Cuddio Rhestr Erthyglau

12 erthygl ar y dudalen hon







[No title]




Family Notices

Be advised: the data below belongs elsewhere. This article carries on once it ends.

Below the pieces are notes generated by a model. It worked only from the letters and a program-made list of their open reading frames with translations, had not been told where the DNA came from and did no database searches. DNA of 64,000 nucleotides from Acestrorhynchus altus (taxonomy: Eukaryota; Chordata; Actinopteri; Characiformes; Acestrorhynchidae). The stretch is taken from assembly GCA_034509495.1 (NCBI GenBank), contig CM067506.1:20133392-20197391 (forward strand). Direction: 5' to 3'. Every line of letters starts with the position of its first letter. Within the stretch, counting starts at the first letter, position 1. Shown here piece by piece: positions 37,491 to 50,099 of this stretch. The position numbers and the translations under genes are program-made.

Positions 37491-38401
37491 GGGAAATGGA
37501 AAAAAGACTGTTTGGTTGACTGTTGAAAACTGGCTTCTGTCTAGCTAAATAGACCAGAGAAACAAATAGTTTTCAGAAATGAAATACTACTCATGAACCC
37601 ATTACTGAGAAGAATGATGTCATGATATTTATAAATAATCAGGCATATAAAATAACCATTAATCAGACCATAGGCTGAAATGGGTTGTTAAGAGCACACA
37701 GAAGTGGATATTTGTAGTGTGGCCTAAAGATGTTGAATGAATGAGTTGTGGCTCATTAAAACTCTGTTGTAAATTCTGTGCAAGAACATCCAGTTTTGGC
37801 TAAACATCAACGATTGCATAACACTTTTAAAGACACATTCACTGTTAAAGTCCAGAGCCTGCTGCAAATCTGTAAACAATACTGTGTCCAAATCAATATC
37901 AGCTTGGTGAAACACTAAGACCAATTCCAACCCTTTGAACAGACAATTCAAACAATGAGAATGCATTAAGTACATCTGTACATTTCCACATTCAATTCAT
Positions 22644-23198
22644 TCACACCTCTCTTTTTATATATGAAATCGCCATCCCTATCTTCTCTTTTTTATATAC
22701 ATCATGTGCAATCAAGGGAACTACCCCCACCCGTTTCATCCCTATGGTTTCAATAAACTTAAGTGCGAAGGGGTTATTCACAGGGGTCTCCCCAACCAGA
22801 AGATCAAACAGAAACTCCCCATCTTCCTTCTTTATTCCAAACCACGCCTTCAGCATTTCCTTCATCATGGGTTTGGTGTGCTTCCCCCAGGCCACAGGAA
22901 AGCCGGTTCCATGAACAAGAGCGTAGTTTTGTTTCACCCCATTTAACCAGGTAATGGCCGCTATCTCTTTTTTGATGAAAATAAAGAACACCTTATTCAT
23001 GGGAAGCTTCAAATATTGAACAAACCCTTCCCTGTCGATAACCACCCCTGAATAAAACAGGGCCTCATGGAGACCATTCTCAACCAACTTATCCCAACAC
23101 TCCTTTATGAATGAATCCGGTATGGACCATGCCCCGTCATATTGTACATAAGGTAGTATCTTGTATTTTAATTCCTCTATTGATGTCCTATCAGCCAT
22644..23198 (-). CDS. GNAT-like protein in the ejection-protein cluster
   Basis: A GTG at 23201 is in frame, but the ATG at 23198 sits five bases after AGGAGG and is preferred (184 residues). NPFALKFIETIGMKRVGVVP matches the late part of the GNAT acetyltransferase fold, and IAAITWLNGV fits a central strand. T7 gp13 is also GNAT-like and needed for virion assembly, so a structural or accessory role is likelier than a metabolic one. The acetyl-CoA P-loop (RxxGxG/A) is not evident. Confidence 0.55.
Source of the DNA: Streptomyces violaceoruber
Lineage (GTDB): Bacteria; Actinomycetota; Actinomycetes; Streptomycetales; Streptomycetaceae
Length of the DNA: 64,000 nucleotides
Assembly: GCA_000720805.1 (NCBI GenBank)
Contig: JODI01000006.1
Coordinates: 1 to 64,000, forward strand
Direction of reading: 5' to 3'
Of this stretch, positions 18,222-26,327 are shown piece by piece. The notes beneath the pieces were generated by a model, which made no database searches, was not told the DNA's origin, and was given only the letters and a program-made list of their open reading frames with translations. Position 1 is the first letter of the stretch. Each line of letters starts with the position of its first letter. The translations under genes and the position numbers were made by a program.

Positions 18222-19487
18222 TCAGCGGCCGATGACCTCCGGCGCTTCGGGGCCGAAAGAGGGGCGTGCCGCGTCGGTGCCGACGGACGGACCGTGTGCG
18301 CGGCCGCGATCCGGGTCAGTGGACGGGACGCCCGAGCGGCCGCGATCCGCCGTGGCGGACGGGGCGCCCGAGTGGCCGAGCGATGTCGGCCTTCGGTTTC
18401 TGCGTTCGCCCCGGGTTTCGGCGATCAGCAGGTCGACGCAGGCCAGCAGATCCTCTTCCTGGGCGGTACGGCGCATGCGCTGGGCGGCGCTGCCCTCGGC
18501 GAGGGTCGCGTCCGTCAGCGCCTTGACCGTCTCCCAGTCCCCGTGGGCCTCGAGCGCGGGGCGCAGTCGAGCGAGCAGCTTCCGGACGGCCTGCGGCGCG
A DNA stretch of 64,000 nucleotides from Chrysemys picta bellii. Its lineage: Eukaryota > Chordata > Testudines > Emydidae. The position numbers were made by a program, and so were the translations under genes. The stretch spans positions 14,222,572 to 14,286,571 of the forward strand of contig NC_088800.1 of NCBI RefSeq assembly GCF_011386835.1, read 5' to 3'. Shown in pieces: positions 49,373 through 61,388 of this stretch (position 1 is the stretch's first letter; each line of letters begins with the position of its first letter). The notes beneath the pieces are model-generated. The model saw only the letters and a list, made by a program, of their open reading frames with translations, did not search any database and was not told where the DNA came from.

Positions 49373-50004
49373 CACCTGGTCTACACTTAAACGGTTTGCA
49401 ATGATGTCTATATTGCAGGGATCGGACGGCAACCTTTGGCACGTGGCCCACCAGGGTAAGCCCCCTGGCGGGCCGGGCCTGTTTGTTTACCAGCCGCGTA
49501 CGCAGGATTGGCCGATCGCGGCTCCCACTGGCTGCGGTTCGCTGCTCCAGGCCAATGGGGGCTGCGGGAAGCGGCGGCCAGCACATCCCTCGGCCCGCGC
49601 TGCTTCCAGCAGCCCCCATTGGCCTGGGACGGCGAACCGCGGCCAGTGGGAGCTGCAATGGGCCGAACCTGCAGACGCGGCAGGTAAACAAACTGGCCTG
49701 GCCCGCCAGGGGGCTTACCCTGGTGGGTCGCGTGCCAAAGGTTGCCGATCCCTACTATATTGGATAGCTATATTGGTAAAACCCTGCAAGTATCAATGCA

this time, but your county has paid nothing. I am convinced there must be a mistake somewhere, as I feel sure the magistrates of your county would not desire to cause the committee any inconvenience, and moreover the loss must eventually fall upon your county, as the unpaid calls made upon you must be charged with interest. The architects have already certified for £ 9,000, and your proportion of this ought to be at once paid. I shonld be glad to bear from you by the I3lh, on which day the committee meet "—From the copy of the cost referred to, it ap- peared that the total expenditure in connection with the asylum would be ^15 543 6s 2d. The proportion •payable by Carmarthenshire, at 38 per eent., would be is,890 that of Cardiganshire, at 23 per cent., £:3,.565; and Pembrokeshire, at 39 per cent., -^6 045 The amount they were now called upon to pay was 23 per cent- 011 £ 9,000— if he were wrong, CaptVaughan would correct him. Capt Vaughan said he thought that was the amount. The Chairman asked if there would be any diffi- culty in borrowing the amount. Mr A. J. Hughes said be had no doubt they -would be able to obtain the money with two or three good names to a. note (laughter). The Chairman said he understood that the Treasury had power to sanction the advance by the public Works L'HUI Commissioners, even if no notice had been given, if there was good cause for it. Mr Morris Davies said Carmarthenshire did not give the req u ired uotiee, but borrowed the money on the note of hand of two or three good men. The Chairman suggested that the clerk of the Deace write to the Treasury for permission to borrow the money. Mr F. R. Roberts said the Treasury would want to know the reason the loan was nor applied for in the proper way. The Chairman said the eourt did not know the money would be required, as the works were not ■begun until January of this year. lie supposed they must raise money temporarily in the objection- able way suggested by Mr Hughes, at not exceeding five per cent, interest. Mud there been any formal Tesolution adopted for the payment of the money ? Mr F. H. Roberts said there was an order to bor- row the money. It was resolved that the treasurer should tem- porarily borrow a sum not exceeding < £ 2,800, at not exceeding five per cent. interest, and that (he clerk of the peace give notice to borrow the money from the Puhlic Works Loan Commissioners before the end of the year. THE CONTAGIOUS DISEASES (ANIMALS) ACT. The Chairman said the next matter of importance was one to which their attention was called, and that was what were their duties under the Conta- gious Diseases (Animals) Act, 1878. Under itittt Act they were made the local authority, and various powers were given to them, one of which was to authorise the slaughter of infected animals, and a variety of other matters, including power also to appoint, committees, who shall have the same power as the local authority—the justices in quarter sessions. Unfortunately the court of quarter sessions broke up last time without an ad- journment, and could not meet in the interval to make orders respecting the slaughtering of animals. Soon after the last court an out-break of swine fever occurred at the upper end of the county, and, under the Act of Parliament, although there was no mention made of swine, there was au enact- ment that the Act shoull extend to "other animals." On the outbreak of swine fever, the Privy Council issued an order by which swine were included in the Act. He understood that the in. spector under the Act visited the infected place and took such steps as were necessary, under the cir- cumstances, but he had no power to order the slaughter of the animals. Inspector John Lloyd "had addressed the following letter, under date, September 20th, to the Privy Council Office. "I have the honour to acknowledge the receipt of your memorandum, dated the 25th inst., and in reply to acquaint. you that the required returns aro now sent. The reason why the diseased swine were not slaughtered is that the local authority have made no order authorising this being done." Th" follow- ing letter in reply was received by the clerk of the peace from the Privy Council office, dated October 1st, 1879. Sir,—Referring to the last paragraph of a letter addressed to me by Superintendant John Lloyd, a copy of which I enclose, relative to the nonslaugrhter of certain swine affected with swim- fever, belonging to Mary Hughes, of Maesgwinno farm, Lianon Elizabeth Morris, of Crosty Bach farm, Crosty Bach, Llanbadarn Trefeglwys Evan Evans, of Frongoy farm, Frongoy, Llanbadarn Trefeglwys and Evan Fvaos, of Cefngwartharan- ucba, Llanbadarn Trefeglwys; I am directed by the lords of the council to request that you will have the goodness to call the immediate attention of the local authority for Cardiganshire to article 10 of the Swine Fever Act, of 187H, by which they will see that they are bouna to cause all swine affected with swine fever to be slaughtered within two days after the existence of the disease is known to them." A farther letter was sent, pointing out the duties of the local authority under the Act. It was dated October Gth, and was as follows :Sir,-IR(,ferririg to the correspondence whiclot has taken place re- specting the recent outbreak of swine fever in the county of Cardigan, and to your statement that the local authority have been unable to make any order owing to there being no adjourned sessions, and that they will be unable to do so until the general quarter sessions, to be held on the 14th inst I am directed by the lords of the council to request that you will have the goodness to call the especial at- tention of the local authority, at their next meeting, to the provisions contained in the sixth schedule of the Contagious Diseases (Animals) Act, 1878, rela- tive to committees of local authorities, and more particularly to paragraph 6, which empowers a executive committee to appoint a. eub-committee or sob-committees. The lords of the council are of oipnion that it is most important that the local authority should investigate, with the least possible delay, every fresh outbreak of pleuropneumonia, foot and mouth disease, and swine fever and the legislature has expressed this policy bv requiring the local authority in cases of pleuro-pneumonia and foot and moUth disease to enquire forthwith, [Act of 1878 section 16 (5) and 22(5)], and that requirement has been extended to swine tever by a general order of council, No 500, under the powers conferred on the Privy Council by the said act. It is, therefore, right that there should be a sub-committee ready to act as occasion arises. After he had read the correspondence, he (the chairman) suggested that the magistrates in each petty sessional division should forai a committee in their respective districts. Mr L. P. Pugh contended that it was not the intention of the legislature to give these great powers to the magistrates of each petty sessional division, neither did he think the powers would be exercised to the satisfaction of the county at large. What appeared to him the best plan would be to Appoint two committees for the whole of the dis- trict—one for the Upper end, and one for the iower. Mr Vaughan Davies proposed that the magistrates of each petty sessional division be appointed the sub-committee ander the Gth schedule, 41 and 42 Victoria c. 44, and that there be delegated to them all powers possessed by the court of quarter sessiens as a local authority. The Rev Rhys Jenes Lloyd seconded. Mr L. I • Pugh proposed as an amendment that only two com™"«68 appointed, one for the lower, and one for the^upper end of the county, and that three mag1 memh»^ ^acl1 Petty sessional division be appointed m bera of that committee. Mr Morris Davies seconded. On beiug put to the vote fwu. voted for the amendment and four for the proportion. The Chairman said he should give his casting s mg vote in favour of the proposition and regretted that there should be so few magistrates present to decide an important matter like that. THE CARDIGAN GAOL. The Chairman suggested that the gaol at Car- digan should not be sold until after the next sessions, in order to see what the government would do. He was of opinion that something should be done to provide substantial lock-ups at Aberyst- wyth and Cardigan. The suggestion was adopted. The Clerk of the Peace handed in the deed of conveyance of the county prison from the govern- ment to the county authorities. CONVEYANCE OF PRISONERS. After a short discussion, it was resolved that the Chief Constable be allowed discretionary powers in the conveyance of prisoners: whether he would have them conveyed by public or private conveyances several complaints having been made of them being conveyed with ordinary passengers by the coaches. TEIFY AND AERON FISHERY BOARD. Messrs J. P. V. Pryse, Bwlchbychan; John R. Howell, Noyadd Trefawr; Thomas Lloyd Edwardes, Lampeter; and T. H. Brenchley, Glaneirw, were appointed as conservators for the Teify and Aeron Fishery district for the county of Cardigan. PUBLIC ANALYST'S REPORT. The Public Analyst, Mr W. Morgan, Swansea, reported that during the past quarter he had received no samples of either food or drugs for analysis. PREVENTION OF CRIME. The Chairman said lie had received a letter from the Home Office signed A. F. O. Liddell, under date August 30th, 1879, as follows Sir,—I am directed by Mr Secretary Cross to forward to you a copv ol the Prevention of Crime Act, 1879, and I alll to call attention to the 1st section, repealing 27 and 28 Vict., c. 47, s. 2, so far as regards the miui- mum term of penal servitude in cases of a previous conviction of felony." The Act provided that the minimu a punishment should be five years instead cf seven years. Cosrs OF PROSECUTION. The Chairman reid a letter, signed R R. W. Linger, dated 28th July, 1S79, as follows ''Sir,— I am directed by the lords commissioners of Her Majesty's treasury to transmit to you herewith the enclosed statement, showing the sums payable to the county of Cardigan for the expenses of criminal prosecutions during the half-year ended December 3lst, 1878, and the manner in which such sums have been calculated. I am to add that instructions have been issued for the payment to the treasurer of £ 4 > 2-> lOlL It will be remembered that the commu- ted sum fixed under the authority of the minutes of January, 1S75, as the basis on which the costs at sessions were to be repaid was limited to three years. As that period has now expired, my lords have caused the claims for the three years ended ;W th June, 1877, to be examined, and a new average has, as you will perceive, been struck, by which the payments in sessions cases will for the future be regulated. My lords have disallowed the costs, nine shillings, of a dismissed case, because they are not repayable from the Parliamentary Grants." COUNTY SURVEYOR'S REPORT. The County Surveyor, Mr J. W. Szlumper, C.E., reported as follows During the past quarter, Roods of unusual and extraordinary severity have occurred, doing serious damage to many of the county bridges, and entirely destroying two, viz. Llanwnen, and Tycam. The districts which suffered most were the tributaries of the river Teify, between Limpeter and Adpar, (especially the Granell) and the Aeron Valley. Llanwnen bridge, over the Granell, on the turnpike road between Lampeter and Llanybyther, was entirely takeu away, though it was a very high bridge. The Granell rose to such an extent as to entirely, cover it, and in addition to carrying some parts of the approach roadway with the culverts under it. The roadway and culverts I at once had replaced, and as it was necessary that the traffic of the district shouid not be stopped longer than was neeessary, I had as soon as possible a temporary bridge erected, the timber for which cost 158 oJ, for which I ex- pect to obtain at least e20 when it is sold again. Thl" labour and materials in erecting such temporary bridge cost, with the replacement of the culverts and the approach roadway, about £:8. I re- commend that a new bridge should be built next summer. Tycam bridge, on the turnpike road be- tween Lampeter and Aberayron, is also entirely washed away, and as it was necessary that the traffic on the road shonld also not be stepped longer than possible, I at once took steps to erect a temporary weoden bridge, which has been completed at a cost of about X 19. I recommend that a new bridge shall be built next summer. The bridges which were partially washed away and unsafe were Llanwenog bridge, over the river Cleolyn, on the turnpike road between Adpar and Lampeter Ythan Bridge on the same road Cerdin bridge on the same road Pcnddol bridge on the same road, and New bridge on the road between Ystrad and Talsavn. I found that all the bridges except Cerdin, could with advantage be at once rebuilt, and so save the expense of a temporary structure, and also ensure the safety of the remaining portions of the bridge, which, if allowed to stand in their state through the winter would most probably have fallen, and have rendered necessary a much larger expenditure. The bridges I have had completed and the work has been satisfactorily done, at a total cost of X113 16s 3d. Under the roadway and within 100 yards of Alltrodyn Arms bridge, on the turnpike road between Adpar and Lampeter, there were four three feet culverts which had been, with the roadway, entirely taken away. I had to erect a temporary wooden bridge at the place at a cost of £0 10s. I recommend that two three feet openings should be built at the place. Cerdin bridge has been partially washed away. I have had it fenced so as to render it safe for the public. A portion ot the approach wall of Dolfor bridge over the river Clethwr has been taken away. I am now having the walls rebuilt as soon as the possible after the fl,)od. I deemed it desirable to inspect every county bridge which I have accord- ingly done, but all that have been mentioned by me were all that have received serious injury. I, how- ever, found many other bridges that have been slightly undermined and that a little pinning and pointing will naturally preserve the work which has been dono. The bridges are 22 in number and the cost has been from 7s. (id. to £ 3 4s. 6d. per bridge, making a total of X33 16;. Taking the figures given in the report the total damage done to county bridges by the flood of August 16th last amounted to the sum of £ 902 17s. 8. In addition to the work already done, sums of money for certain bridges will be required. Devils Bridge, over the river Mynach, consists of two sbperate and distinct bridges, one over the other. The lower one is fast perishing. I hardly think the county is liable to maintain the lower bridge as it is of no practical use. FINANCE. The report of the finance committee on all bills and demands brought before them was read, and the various accounts were examined and passed in con- formity with the rules of the court. TREASURER'S ACCOUNTS. The treasurer, Mr A. J. Hughes, produced his accounts for the past quarter, which were duly examined and passed. THE CHIEF CONSTABLE'S REPORT. Major Bassett Lewis, chief constable reported as follows I have the honour to submit for your inspection my returns for the quarter ended 27th September, 1879. The number of persons sum- moned and apprehended during the quarter amounted to 007, namely 555 males and 52 females. Of these seven were committed for trial 439 summarily convicted; 82 compromised and 79 discharged. During the past quarter the constables have been employed in carrying out the provisions of the Customs and Revenue Act, 1878, with respect to dogs, and have detected several persons keeping dogs without having a license or a certificate of exemption. I regret to state that swine fever has broken out in the parishes of Llanbadarn Trefeglwys and LlansantfEraid. Many pigs have died, and a few were still ill. The inspector, Superintendant John Lloyd has frequently visited the district and has done all in his power to insolate and cure the disease. RATES, A county rate of one penny in the pound, and a rate of a like amount for the police was agreed upon, and the court adjourned.